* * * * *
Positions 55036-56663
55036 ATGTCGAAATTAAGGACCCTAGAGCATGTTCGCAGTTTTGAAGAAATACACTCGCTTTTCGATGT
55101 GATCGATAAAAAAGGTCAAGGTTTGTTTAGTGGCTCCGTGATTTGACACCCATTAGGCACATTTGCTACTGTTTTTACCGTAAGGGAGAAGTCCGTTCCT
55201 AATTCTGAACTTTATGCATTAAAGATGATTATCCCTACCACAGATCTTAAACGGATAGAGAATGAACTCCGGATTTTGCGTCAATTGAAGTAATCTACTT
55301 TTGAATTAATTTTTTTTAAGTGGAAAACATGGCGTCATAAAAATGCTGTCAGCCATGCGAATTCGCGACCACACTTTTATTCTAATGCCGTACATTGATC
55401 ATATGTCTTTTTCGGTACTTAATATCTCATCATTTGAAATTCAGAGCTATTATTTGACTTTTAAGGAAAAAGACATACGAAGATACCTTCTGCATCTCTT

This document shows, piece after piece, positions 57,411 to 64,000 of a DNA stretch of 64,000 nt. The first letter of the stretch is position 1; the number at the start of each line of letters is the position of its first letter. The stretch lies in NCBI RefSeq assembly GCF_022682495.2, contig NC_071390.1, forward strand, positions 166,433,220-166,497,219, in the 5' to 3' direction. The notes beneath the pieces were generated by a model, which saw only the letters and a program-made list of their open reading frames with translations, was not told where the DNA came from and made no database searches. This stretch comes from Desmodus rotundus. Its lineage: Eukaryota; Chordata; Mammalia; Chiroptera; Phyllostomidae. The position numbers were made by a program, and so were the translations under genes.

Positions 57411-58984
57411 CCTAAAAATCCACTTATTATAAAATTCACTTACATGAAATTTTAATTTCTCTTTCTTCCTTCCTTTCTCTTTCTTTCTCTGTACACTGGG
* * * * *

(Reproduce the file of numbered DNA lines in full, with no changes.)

Positions 55036-56663
55036 ATGTCGAAATTAAGGACCCTAGAGCATGTTCGCAGTTTTGAAGAAATACACTCGCTTTTCGATGT
55101 GATCGATAAAAAAGGTCAAGGTTTGTTTAGTGGCTCCGTGATTTGACACCCATTAGGCACATTTGCTACTGTTTTTACCGTAAGGGAGAAGTCCGTTCCT
55201 AATTCTGAACTTTATGCATTAAAGATGATTATCCCTACCACAGATCTTAAACGGATAGAGAATGAACTCCGGATTTTGCGTCAATTGAAGTAATCTACTT
55301 TTGAATTAATTTTTTTTAAGTGGAAAACATGGCGTCATAAAAATGCTGTCAGCCATGCGAATTCGCGACCACACTTTTATTCTAATGCCGTACATTGATC
55401 ATATGTCTTTTTCGGTACTTAATATCTCATCATTTGAAATTCAGAGCTATTATTTGACTTTTAAGGAAAAAGACATACGAAGATACCTTCTGCATCTCTT

This document shows, piece after piece, positions 57,411 to 64,000 of a DNA stretch of 64,000 nt. The first letter of the stretch is position 1; the number at the start of each line of letters is the position of its first letter. The stretch lies in NCBI RefSeq assembly GCF_022682495.2, contig NC_071390.1, forward strand, positions 166,433,220-166,497,219, in the 5' to 3' direction. The notes beneath the pieces were generated by a model, which saw only the letters and a program-made list of their open reading frames with translations, was not told where the DNA came from and made no database searches. This stretch comes from Desmodus rotundus. Its lineage: Eukaryota; Chordata; Mammalia; Chiroptera; Phyllostomidae. The position numbers were made by a program, and so were the translations under genes.

Positions 57411-58984
57411 CCTAAAAATCCACTTATTATAAAATTCACTTACATGAAATTTTAATTTCTCTTTCTTCCTTCCTTTCTCTTTCTTTCTCTGTACACTGGG